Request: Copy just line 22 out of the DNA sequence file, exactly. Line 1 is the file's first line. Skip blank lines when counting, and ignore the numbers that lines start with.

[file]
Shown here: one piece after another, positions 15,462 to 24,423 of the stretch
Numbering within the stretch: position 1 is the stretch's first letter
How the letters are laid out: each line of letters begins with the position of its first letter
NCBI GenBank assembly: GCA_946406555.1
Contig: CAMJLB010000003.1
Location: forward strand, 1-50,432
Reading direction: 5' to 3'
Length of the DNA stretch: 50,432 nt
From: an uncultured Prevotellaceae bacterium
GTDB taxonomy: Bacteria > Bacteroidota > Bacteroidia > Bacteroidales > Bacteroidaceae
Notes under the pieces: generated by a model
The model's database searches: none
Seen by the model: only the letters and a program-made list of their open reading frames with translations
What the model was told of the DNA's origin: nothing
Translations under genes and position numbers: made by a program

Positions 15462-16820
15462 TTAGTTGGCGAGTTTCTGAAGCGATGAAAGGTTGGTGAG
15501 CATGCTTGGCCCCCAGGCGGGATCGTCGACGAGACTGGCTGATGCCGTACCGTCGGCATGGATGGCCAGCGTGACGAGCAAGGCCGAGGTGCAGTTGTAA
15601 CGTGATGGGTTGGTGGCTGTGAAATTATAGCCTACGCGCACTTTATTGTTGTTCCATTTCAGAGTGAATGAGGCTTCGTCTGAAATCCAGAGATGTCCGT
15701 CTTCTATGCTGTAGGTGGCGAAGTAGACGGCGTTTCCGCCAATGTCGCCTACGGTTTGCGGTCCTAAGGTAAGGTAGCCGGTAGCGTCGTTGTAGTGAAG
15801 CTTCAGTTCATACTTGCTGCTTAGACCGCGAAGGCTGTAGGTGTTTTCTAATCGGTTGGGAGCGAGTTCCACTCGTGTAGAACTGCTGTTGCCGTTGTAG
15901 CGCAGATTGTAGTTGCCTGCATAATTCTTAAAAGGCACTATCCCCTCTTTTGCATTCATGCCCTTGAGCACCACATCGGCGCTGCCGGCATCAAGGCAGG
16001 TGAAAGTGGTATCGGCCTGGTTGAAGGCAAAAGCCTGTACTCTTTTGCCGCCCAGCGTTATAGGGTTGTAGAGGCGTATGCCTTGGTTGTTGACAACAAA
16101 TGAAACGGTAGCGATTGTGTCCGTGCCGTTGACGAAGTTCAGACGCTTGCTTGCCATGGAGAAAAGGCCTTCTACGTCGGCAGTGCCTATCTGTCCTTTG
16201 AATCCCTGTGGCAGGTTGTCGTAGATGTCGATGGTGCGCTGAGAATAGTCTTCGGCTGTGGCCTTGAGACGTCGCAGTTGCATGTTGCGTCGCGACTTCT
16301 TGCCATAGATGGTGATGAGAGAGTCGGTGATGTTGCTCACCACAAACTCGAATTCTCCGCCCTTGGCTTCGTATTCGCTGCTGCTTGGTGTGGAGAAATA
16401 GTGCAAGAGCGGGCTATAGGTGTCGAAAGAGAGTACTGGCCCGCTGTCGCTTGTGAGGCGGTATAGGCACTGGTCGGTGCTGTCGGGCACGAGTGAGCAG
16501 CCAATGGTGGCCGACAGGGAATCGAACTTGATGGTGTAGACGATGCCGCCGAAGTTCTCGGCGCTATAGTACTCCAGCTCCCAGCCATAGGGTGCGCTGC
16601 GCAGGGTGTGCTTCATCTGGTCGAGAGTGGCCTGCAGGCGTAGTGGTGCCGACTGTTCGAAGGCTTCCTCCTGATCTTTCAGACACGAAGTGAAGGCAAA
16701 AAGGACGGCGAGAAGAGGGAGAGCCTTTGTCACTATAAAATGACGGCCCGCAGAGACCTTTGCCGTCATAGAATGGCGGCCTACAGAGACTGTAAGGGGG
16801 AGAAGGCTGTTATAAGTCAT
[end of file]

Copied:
15901 CGCAGATTGTAGTTGCCTGCATAATTCTTAAAAGGCACTATCCCCTCTTTTGCATTCATGCCCTTGAGCACCACATCGGCGCTGCCGGCATCAAGGCAGG